A decade ago, The New York Times Magazine coined the idea of The Opt-Out Revolution to describe the phenomenon of highly-educated career women who opted-out of the workforce to focus on raising their children. Last week, the magazine published another feature story entitled The Opt-Out Generation Wants Back In, revisiting some of the previously featured women and highlighting not-so-fairytale endings of divorce and work-force reentries to less prestigious and lower-paying positions. Through the stories of various women, the article delves into the ramifications of opting-out, including personal struggles with identity and sense of self-worth, marital dynamics that shifted from professional parity to gender-role traditionalism, and cumulative financial loss. While none of the women expressed desire to return to their pre-opting out jobs, even amongst the women who successfully navigated opting out with marriages in tact, healthy family lives, and meaningful work outside the home (whether paid or on a volunteer basis), there were inevitably disappointments and tradeoffs such as less quality time with their spouses.
Last spring, Facebook COO, Sheryl Sandberg released her book Lean In: Women, Work, and the Will to Lead, which encourages women to pursue their ambitions and to overcome internal barriers that hold women back. At its core, her message hopes to inspire women to “lean in” and rise to positions of power and influence on the premise that more women in power and leadership will be good for both the individual woman and for society as a whole.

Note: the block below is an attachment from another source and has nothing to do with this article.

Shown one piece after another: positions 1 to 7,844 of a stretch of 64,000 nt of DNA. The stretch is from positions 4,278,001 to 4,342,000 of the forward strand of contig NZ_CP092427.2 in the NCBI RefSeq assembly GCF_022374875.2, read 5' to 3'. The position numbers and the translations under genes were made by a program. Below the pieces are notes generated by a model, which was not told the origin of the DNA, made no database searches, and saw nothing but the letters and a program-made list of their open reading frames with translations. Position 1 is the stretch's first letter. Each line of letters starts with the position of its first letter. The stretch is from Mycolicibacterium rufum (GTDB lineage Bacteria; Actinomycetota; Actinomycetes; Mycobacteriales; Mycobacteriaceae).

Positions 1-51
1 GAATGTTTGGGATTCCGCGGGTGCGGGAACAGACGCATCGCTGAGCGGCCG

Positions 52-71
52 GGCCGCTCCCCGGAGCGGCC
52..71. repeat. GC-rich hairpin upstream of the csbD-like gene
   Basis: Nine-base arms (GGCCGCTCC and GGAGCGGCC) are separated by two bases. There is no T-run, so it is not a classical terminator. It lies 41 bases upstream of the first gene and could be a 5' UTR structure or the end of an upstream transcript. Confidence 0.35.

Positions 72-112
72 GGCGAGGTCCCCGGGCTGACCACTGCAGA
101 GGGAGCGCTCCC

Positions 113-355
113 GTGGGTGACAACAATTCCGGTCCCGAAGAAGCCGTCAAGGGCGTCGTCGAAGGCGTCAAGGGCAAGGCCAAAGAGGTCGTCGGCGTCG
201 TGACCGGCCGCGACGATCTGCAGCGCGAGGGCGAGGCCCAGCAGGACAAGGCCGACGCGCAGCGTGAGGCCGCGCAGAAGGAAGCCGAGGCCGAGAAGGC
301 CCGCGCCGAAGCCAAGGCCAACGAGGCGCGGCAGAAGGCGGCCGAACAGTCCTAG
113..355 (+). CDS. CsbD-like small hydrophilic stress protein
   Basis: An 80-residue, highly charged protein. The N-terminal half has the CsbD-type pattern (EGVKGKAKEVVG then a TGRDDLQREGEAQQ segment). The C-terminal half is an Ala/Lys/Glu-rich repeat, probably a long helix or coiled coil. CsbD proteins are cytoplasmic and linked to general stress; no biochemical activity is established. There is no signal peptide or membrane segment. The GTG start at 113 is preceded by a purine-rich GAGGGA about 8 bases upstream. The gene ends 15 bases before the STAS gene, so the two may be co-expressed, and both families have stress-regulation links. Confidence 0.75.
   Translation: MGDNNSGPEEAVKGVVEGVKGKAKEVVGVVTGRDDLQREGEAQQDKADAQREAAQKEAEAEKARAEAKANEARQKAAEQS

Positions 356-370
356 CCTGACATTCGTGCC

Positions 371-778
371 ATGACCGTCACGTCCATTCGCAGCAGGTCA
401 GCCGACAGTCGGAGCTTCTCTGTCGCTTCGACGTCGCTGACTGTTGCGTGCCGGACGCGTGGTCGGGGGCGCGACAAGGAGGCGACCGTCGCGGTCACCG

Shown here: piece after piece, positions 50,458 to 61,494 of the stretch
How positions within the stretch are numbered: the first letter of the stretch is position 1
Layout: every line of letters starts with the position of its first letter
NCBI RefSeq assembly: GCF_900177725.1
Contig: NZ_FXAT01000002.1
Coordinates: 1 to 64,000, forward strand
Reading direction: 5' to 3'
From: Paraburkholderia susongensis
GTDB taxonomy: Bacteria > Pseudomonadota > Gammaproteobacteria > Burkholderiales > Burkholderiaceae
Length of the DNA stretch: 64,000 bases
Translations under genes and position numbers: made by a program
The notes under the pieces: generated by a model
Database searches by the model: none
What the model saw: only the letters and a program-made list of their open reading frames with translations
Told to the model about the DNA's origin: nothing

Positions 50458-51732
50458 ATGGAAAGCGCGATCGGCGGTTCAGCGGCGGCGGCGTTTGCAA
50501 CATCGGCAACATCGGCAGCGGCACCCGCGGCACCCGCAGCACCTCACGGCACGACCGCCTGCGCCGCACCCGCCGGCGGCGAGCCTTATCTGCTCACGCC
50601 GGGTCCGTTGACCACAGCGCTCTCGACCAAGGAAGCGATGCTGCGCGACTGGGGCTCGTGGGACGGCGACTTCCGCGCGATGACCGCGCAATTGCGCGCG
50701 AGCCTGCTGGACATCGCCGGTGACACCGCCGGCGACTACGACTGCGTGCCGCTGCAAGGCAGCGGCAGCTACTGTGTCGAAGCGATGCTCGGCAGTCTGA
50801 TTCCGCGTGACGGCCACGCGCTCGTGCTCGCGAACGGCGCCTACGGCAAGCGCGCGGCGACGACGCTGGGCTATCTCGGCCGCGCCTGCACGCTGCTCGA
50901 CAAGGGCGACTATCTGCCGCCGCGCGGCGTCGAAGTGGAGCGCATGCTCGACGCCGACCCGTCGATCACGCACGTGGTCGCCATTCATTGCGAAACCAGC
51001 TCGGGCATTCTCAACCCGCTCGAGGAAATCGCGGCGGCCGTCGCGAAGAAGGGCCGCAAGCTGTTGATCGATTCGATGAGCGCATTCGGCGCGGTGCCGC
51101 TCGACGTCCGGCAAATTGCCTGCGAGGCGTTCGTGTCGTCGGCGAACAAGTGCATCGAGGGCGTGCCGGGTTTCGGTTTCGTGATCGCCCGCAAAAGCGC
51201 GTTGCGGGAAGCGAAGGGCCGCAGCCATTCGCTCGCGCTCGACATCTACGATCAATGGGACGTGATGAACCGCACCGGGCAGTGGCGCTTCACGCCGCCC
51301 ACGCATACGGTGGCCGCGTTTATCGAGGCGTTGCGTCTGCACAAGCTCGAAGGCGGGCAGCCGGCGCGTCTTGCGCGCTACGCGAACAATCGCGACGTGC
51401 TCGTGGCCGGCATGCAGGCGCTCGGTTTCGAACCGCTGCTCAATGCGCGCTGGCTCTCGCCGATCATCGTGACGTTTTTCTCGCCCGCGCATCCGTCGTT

Whether opting-out or leaning in, both paths run the risk of leading to disappointment and disillusionment. A career woman who turns away from career to focus on her family can easily pin all of her hope and identity into her roles as wife and mother, leading to feelings of inadequacy and emptiness. A career woman who lasers in on her career can easily attach her entire identity and sense of self-worth into her professional outcomes and successes. Spouse, family, career…all of these are good things, morally neutral, if you will. However, when we hold on tightly to any of these things or even the totality of these things, they become ultimate things and they will ultimately disappoint.
So, whether we choose to opt out, opt in, lean in, or strive to “have it all,” the question is, what is the object of our affection? What guides and motivates our choices, decisions, and actions? If it is ultimately the thing itself (i.e., spouse, family, career, etc.), what happens when things do not go as planned or expected? How can we bounce back? By looking beyond ourselves, past our own grit and determination, we may see that opting out and leaning in are simply paths rather than destinations. In doing so, we may also discover what we are truly capable of and how to actually live that reality.
Cindy Chang Mahlberg is the Co-Founder of Women in the Mix, a venture dedicated to creating and delivering content that inspires, empowers, and equips women to thrive when combining work, family, and life.